Pacific Northwest Called Perfect For Green Power
With its well trained and highly talented workforce, intellectual capital, and entrepreneurial spirit, the Pacific Northwest is uniquely poised to lead the country, and the world, in the development of clean energy technologies, according to Congressman Jay Inslee, a Democrat, at the forum he hosted in Seattle earlier this year.
Inslee calls the 10 year, $300 billion proposal, the New Apollo Energy Project because it parallels the fervor of the drive to put the first people on the moon during the Apollo Space program of the 1960s.
He calls it “a bold, new energy policy that will marshal the resources of the federal government to provide a vision” of how to break the U.S. addiction to Middle East oil, thereby improving homeland and national security.
The project would address the threat of global warming, and expand the U.S. economy, creating millions of new jobs, according to a report released at the forum by University of California-Berkeley Professor Daniel Kammen of the Energy and Resources Group at the Goldman School of Public Policy where he heads the Renewable and Appropriate Energy Laboratory.
The Kammen report compares 13 recent studies of how a shift towards clean energy technologies would result in job creation. The study estimated that 188,000 to 240,000 jobs would be created by renewable power projects, versus 86,000 jobs by the current policy of rapid development of natural gas.
In a statement introducing the report, Inslee said, “Across a wide range of assumptions and approaches, these studies confirm that supporting renewable and efficient energy systems will create more American jobs than would a comparable investment in traditional fossil fuel based systems.”
Such a policy would also reduce the U.S. foreign trade deficit and reestablish the U.S. as a leader in this growing market, said Inslee and Washington Senator Maria Cantwell, a Democrat, who also signed the statement.
Kammen and his team, Kamal Kapadia and Matthias Fripp, examined the assumptions used in each of the 13 studies, and developed a job creation model which shows their implications for employment under several future energy scenarios.
They found that the renewable energy sector generates more jobs per megawatt of power installed, per unit of energy produced, and per dollar of investment, than the fossil fuel based energy sector.
Jobs in the fossil fuel sector are declining for reasons that are, for the most part, not related to environmental regulations, said the Kammen report, which acknowled that a shift from fossil fuels to renewables in the energy sector, at whatever scale, will create some job losses. These losses can be adequately mitigated, ameliorated or alleviated through a number of policy actions, the report says.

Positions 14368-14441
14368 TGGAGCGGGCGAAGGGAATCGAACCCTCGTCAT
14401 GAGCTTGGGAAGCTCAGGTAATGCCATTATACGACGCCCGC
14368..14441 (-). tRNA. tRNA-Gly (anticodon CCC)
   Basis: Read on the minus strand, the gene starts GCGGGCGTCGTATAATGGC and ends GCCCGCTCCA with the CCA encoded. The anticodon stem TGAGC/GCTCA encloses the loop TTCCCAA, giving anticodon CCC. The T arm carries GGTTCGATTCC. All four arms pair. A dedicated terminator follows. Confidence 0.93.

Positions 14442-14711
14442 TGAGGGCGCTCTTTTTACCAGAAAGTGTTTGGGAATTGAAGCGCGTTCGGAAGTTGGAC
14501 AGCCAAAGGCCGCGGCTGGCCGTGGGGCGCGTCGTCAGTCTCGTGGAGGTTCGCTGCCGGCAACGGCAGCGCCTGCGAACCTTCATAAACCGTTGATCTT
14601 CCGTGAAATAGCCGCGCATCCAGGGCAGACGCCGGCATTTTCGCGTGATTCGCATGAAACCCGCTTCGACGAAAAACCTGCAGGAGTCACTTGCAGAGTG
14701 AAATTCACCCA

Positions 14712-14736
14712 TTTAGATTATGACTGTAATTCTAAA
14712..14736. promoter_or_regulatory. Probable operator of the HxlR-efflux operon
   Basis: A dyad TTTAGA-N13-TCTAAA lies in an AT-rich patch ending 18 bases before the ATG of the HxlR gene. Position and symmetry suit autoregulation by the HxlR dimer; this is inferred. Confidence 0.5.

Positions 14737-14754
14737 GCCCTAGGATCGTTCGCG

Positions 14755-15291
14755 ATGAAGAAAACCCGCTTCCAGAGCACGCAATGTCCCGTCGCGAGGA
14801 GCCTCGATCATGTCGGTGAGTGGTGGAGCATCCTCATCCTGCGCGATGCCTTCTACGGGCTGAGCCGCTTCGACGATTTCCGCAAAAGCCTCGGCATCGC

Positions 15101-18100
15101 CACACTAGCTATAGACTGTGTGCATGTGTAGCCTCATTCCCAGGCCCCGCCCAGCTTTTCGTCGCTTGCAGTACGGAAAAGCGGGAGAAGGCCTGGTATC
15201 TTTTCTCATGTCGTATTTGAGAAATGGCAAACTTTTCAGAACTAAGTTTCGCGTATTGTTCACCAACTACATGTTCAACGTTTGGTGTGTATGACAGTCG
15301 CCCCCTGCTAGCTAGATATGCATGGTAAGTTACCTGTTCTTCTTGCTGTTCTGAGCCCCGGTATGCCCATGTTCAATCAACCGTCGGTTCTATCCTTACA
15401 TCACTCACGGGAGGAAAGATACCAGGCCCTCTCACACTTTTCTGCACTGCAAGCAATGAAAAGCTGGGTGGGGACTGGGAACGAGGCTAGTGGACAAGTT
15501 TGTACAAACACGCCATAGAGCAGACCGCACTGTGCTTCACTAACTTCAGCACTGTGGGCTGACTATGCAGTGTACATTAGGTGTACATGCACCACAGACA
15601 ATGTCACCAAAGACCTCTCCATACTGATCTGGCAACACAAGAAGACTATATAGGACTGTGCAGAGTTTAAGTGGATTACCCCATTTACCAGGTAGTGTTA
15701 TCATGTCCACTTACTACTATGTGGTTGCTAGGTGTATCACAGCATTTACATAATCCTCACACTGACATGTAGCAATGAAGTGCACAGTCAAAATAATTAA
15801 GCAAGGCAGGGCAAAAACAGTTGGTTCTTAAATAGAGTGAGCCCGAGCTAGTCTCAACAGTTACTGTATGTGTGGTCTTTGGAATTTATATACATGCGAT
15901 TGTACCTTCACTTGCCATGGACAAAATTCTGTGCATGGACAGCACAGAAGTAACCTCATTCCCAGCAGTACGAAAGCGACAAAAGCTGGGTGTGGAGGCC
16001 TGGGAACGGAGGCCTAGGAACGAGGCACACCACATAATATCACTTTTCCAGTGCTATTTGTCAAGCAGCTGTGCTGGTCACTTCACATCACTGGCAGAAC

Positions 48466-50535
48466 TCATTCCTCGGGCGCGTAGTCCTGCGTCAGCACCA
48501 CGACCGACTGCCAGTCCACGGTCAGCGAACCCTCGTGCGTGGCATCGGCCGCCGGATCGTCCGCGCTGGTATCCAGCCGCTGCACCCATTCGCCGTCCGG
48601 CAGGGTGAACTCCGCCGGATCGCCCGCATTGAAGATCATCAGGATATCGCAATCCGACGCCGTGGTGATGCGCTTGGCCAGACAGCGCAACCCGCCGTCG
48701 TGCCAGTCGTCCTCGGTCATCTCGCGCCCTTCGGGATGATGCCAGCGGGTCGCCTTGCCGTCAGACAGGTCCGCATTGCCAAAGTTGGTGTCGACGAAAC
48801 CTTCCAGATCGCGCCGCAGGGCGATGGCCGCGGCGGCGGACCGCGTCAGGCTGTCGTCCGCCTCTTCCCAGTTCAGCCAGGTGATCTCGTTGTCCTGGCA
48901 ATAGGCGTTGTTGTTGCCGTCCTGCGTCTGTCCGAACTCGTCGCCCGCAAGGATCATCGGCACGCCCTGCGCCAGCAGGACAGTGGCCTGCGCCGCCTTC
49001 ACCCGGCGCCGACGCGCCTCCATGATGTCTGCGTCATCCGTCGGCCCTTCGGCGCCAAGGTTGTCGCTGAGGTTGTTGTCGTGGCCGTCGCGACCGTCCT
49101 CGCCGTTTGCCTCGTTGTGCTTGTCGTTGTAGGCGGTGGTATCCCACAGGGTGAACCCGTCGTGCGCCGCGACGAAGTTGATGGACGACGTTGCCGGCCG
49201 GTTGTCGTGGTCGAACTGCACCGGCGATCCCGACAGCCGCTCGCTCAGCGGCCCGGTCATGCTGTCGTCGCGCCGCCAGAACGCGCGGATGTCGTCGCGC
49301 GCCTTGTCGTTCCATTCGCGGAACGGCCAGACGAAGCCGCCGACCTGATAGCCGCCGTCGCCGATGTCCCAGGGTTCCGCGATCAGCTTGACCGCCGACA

Embedding support for renewables in a policy context of support for energy efficiency, green building standards, and sustainable transportation will enhance net positive impacts on the economy, employment and the environment, the Kammen team concluded.
The Kammen report recommends at least a 10 percent investment tax credit for renewable energy systems or combined heat and power systems with an overall efficiency of at least 60 to 70 percent.
Kammen supports a federal renewable portfolio standard of 20 percent by 2020 to help build renewable energy markets. That would mean a federal requirement that all states buy at least 20 percent of their energy from renewable sources by 2020.
“A number of studies indicate that this would result in renewable energy development in every region of the country with most coming from wind, biomass, and geothermal sources,” the report says.
The Kammen team recommends a public benefits fund financed through a $0.002/kWh charge on all electricity sales. Such a fund could match state funds to assist in continuing or expanding energy efficiency, low income services, the deployment of renewables, research and development, as well as public purpose programs the costs of which have traditionally been incorporated into electricity rates by regulated utilities.
And finally, the Kammen report “strongly” supports the idea of a carbon tax, which is also supported by many of the studies analyzed.
“Somebody’s going to make a buck and solve these problems, and we want it to be us,” said Inslee. “Over the last 20 years, we’ve created the software industry, we’ve created the biotech industry, but our cars get less gas mileage than they did in the 1980s.”
Provided by the Environmental News